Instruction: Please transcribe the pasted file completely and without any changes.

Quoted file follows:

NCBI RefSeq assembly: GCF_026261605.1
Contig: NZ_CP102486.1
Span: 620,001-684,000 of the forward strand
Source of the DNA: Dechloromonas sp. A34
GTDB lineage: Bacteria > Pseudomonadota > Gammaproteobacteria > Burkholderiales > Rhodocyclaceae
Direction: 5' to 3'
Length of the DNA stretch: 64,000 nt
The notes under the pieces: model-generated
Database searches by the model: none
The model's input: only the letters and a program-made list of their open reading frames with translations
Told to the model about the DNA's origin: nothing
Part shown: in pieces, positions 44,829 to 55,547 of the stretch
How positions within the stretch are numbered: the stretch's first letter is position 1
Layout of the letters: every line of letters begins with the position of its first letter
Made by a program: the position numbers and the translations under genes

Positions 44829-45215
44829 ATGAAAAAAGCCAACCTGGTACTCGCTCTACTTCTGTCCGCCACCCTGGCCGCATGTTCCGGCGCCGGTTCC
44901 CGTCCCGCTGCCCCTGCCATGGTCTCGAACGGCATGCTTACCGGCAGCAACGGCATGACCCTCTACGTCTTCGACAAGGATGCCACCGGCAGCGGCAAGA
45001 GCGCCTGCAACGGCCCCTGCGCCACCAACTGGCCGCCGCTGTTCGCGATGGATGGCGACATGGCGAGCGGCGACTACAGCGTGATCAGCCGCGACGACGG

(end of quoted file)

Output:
NCBI RefSeq assembly: GCF_026261605.1
Contig: NZ_CP102486.1
Span: 620,001-684,000 of the forward strand
Source of the DNA: Dechloromonas sp. A34
GTDB lineage: Bacteria > Pseudomonadota > Gammaproteobacteria > Burkholderiales > Rhodocyclaceae
Direction: 5' to 3'
Length of the DNA stretch: 64,000 nt
The notes under the pieces: model-generated
Database searches by the model: none
The model's input: only the letters and a program-made list of their open reading frames with translations
Told to the model about the DNA's origin: nothing
Part shown: in pieces, positions 44,829 to 55,547 of the stretch
How positions within the stretch are numbered: the stretch's first letter is position 1
Layout of the letters: every line of letters begins with the position of its first letter
Made by a program: the position numbers and the translations under genes

Positions 44829-45215
44829 ATGAAAAAAGCCAACCTGGTACTCGCTCTACTTCTGTCCGCCACCCTGGCCGCATGTTCCGGCGCCGGTTCC
44901 CGTCCCGCTGCCCCTGCCATGGTCTCGAACGGCATGCTTACCGGCAGCAACGGCATGACCCTCTACGTCTTCGACAAGGATGCCACCGGCAGCGGCAAGA
45001 GCGCCTGCAACGGCCCCTGCGCCACCAACTGGCCGCCGCTGTTCGCGATGGATGGCGACATGGCGAGCGGCGACTACAGCGTGATCAGCCGCGACGACGG